SteadyOptions is an options trading forum where you can find solutions from top options traders. TRY IT FREE!

We’ve all been there… researching options strategies and unable to find the answers we’re looking for. SteadyOptions has your solution.

Options Equivalent Positions


One of the interesting features about options is that there is a relationship between calls, puts, and the underlying stock. And because of that relationship, some option positions are equivalent – that means identical profit/loss profiles – to others.

Why is that important? You will discover that some option combinations – called spreads – are easier, or less costly to trade than others. Even with today’s low commissions, why spend more than you must?
 

The basic equation that describes an underlying and its options is: Owning one call option and selling one put option (with the same strike price and expiration date) is equivalent to owning 100 shares of stock. Thus,
 

S = C – P; where S = stock; C = call; P = put


If you want a simple proof that the above equation is true, consider a position that is long one call and short one put. When expiration arrives, if the call option is in the money, you exercise the call and own 100 shares. If the put option is in the money, you are assigned an exercise notice and buy 100 shares of stock. In either case, you own stock.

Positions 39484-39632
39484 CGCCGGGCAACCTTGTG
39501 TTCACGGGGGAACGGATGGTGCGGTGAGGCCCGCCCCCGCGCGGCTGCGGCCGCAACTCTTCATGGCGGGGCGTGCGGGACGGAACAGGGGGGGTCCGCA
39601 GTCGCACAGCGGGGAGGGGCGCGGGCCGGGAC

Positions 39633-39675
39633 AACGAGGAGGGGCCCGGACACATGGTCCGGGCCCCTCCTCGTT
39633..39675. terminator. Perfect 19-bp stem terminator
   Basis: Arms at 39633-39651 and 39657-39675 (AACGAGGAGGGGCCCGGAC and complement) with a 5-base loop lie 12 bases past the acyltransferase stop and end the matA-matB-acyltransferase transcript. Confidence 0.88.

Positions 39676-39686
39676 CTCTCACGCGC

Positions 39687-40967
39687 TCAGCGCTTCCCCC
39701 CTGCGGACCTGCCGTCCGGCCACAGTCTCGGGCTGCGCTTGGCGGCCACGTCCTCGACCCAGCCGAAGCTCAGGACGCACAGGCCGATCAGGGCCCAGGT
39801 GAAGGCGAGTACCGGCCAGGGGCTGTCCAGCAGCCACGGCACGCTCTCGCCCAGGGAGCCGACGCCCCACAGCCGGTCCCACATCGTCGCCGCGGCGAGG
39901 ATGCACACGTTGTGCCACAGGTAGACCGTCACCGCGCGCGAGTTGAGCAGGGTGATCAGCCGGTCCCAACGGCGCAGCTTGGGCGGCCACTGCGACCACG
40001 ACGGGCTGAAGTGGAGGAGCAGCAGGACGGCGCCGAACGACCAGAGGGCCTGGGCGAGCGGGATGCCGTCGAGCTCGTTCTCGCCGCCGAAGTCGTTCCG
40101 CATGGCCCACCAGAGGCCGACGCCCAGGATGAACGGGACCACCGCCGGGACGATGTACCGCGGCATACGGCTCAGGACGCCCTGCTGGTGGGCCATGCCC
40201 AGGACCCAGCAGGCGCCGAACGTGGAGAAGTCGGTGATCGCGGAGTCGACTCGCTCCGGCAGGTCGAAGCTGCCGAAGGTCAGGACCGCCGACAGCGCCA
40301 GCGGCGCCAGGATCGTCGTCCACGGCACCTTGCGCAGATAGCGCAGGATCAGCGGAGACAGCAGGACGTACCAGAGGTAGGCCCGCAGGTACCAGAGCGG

NOTE: If the stock is at the money when expiration arrives, you are in a quandary. You don’t know if the put owner is going to exercise and therefore, you don’t know whether to exercise the call. If you want to maintain the long stock position, the simplest way out is to buy the put, paying $0.05, or less, and exercise the call.


 Example of options equivalent positions

 There is one equivalent position that you, the options rookie, should know because these are options spread trading strategies you are likely to adopt.

Take a look at a covered call position (long stock and short one call), or S-C.


From the equation above, S –C = -P. In other words, if you own stock and sell one call option (covered call writing) then your position is equivalent to being short one put option with the same strike and expiration. That position is naked short the put. Amazingly some brokers don’t allow all clients to sell naked puts, but they allow all to write covered calls. The world is not always efficient (you already knew that).


Thus, writing a covered call is equivalent to selling a naked put. This is not a big deal to anyone who is an experienced option trader, but to a newcomer to the world of options this can be an eye-opener.


The more you trade options, you more you will become aware of other equivalent positions. You may even decide to play with the equation yourself and discover others.

 

If you are new to the world of options, today's discussion of options equivalent positions may appear to be a bit confusing.
But if you go slowly and re-read the linked posts, you’ll understand the discussion.

 

If you’ve been trading options for awhile and never bothered to learn about equivalent positions, this post contains information that can make your trading more efficient.

Here is summary of some recent blog posts:

 

  • Some option positions are equivalent to others, and covered call writing is equivalent to writing naked puts.